US weighs sending more troops to Afghanistan

WASHINGTON — The Pentagon is considering sending more than 4,000 additional U.S. troops to the existing 8,400 in Afghanistan, signalling a seismic escalation in the war as the U.S. strives to accelerate the fight against the Taliban and other militant groups, despite being in direct contrast to President Trump’s ‘America First’ agenda. 

The Pentagon, which has been delegated unilateral authority by Mr. Trump, and White House officials have been weighing up the expanded operation for several months as they have worked through a strategy review for Afghanistan after years of stagnation.

The new strategy, according four U.S. defense officials, ran by National Security Adviser and former military leader in Afghanistan General HR McMaster, is planned to be presented to Mr. Trump in early July to be approved, a plan that would be another expansion of U.S. missions in Afghanistan.

Mr. Trump railed against a number of wars and promised an ‘America First’ agenda that would diminish U.S. roles in future wars. It remains to be seen whether he will approve this expansion of the war.

Gen. John W. Nicholson Jr. testified before the Senate Armed Services Committee

The top U.S. commander in Afghanistan General John W. Nicholson Jr. testified before the Senate Armed Services Committee, urging the Trump administration for ‘a few thousand’ more troops as the U.S. are facing a “stalemate”. But a decision to do so has been met with resistance from some members of the administration, who are wary of being dragged back into a fight that could require more forces, firepower and money.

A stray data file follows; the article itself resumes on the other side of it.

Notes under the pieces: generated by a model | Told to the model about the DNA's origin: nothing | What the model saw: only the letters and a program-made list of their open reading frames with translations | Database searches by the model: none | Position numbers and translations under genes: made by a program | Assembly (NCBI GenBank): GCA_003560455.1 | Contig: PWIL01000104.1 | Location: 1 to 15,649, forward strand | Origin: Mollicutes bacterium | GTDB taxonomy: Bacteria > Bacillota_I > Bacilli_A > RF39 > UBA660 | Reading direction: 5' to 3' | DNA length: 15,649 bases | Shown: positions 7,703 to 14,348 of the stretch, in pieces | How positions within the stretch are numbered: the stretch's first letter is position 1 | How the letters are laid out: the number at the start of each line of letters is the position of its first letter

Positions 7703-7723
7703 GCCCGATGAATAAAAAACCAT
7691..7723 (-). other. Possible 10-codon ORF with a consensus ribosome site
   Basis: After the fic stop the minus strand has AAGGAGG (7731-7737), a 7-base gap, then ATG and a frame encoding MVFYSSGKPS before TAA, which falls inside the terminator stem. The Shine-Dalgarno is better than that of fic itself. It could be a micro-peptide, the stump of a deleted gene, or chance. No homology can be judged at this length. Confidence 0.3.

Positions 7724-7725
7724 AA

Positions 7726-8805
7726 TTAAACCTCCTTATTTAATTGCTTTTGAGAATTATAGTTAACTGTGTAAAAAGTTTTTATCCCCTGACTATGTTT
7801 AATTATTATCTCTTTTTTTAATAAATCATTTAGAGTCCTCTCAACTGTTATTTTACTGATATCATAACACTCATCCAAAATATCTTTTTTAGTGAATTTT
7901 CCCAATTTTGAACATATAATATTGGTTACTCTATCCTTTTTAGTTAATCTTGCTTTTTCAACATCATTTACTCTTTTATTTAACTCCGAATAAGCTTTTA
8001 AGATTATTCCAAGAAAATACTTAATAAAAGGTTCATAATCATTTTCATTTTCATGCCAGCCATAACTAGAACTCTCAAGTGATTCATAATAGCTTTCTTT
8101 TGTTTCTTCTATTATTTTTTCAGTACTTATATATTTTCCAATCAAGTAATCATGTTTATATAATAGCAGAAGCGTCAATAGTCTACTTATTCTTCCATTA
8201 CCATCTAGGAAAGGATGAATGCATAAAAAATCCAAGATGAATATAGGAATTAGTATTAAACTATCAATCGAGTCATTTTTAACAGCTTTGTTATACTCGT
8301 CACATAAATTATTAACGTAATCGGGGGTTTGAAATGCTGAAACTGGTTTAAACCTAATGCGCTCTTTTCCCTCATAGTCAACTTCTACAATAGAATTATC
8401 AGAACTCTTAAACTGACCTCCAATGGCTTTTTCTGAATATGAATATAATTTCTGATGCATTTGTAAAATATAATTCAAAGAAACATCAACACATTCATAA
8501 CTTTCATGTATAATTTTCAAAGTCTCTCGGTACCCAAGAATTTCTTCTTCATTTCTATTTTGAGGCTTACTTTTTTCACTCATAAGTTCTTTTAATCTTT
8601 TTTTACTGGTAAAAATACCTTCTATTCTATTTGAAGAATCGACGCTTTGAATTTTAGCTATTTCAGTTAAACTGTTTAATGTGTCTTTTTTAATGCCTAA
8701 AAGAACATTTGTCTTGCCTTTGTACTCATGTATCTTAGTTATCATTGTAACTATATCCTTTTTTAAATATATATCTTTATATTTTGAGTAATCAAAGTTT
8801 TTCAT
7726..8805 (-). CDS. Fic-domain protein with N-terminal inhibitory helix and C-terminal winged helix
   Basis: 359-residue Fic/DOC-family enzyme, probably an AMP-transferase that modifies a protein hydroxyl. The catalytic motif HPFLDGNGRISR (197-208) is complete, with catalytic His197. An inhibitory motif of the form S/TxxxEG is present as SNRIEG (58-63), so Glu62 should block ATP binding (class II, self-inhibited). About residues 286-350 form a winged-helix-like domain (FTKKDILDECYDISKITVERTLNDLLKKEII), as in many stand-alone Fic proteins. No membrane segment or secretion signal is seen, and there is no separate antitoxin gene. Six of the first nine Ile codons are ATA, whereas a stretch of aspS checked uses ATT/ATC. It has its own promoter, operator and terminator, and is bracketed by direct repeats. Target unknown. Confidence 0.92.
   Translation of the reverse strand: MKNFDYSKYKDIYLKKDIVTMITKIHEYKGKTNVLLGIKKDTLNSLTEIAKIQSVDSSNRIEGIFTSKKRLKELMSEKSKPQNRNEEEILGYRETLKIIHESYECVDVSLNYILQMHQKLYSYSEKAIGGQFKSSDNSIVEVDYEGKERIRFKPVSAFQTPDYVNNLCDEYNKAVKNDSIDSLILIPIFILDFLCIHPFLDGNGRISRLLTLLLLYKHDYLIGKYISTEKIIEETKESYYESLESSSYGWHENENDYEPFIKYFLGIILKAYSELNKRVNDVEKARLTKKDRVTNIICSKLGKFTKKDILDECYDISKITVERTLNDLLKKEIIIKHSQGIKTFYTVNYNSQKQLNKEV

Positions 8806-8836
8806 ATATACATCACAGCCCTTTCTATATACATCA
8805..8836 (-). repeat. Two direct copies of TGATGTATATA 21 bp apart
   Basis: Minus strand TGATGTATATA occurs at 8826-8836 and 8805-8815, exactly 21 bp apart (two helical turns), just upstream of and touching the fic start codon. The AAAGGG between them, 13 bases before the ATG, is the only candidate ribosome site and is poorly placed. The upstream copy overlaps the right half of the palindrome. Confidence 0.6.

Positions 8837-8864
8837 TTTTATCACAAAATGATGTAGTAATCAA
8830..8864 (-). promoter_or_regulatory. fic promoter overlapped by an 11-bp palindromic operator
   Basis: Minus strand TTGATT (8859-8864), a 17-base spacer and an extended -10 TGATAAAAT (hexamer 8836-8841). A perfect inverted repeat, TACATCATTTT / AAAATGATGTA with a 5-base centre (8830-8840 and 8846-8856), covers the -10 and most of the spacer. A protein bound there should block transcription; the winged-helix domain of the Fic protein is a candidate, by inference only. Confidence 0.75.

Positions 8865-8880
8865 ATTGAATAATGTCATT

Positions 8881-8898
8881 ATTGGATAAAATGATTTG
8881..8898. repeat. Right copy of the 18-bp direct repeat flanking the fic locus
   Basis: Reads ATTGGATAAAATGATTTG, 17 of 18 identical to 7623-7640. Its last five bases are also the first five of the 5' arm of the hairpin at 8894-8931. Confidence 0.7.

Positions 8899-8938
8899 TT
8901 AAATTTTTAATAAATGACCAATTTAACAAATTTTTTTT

In June 13, Defense Secretary Jim Mattis also told the Senate Armed Services Committee that the U.S. is “not winning” the war in Afghanistan and that he was prepared to take steps to address resurgent Taliban militants after years of reduction in troops by former President Obama.

Mr. Mattis is expected to approve a plan to deploy upwards of 4,000 more U.S. troops to Afghanistan, with some being assigned to the NATO training mission and others to a counter-terror mission. 

The U.S. handed over security responsibility to the Afghans in 2014, officially ending American combat missions there. But in June 2016, Mr. Obama approved the American military playing a larger role in supporting the Afghans from the air, authorizing airstrikes against the Taliban to support an Afghan military offensive.

President Trump and Defense Secretary James Mattis

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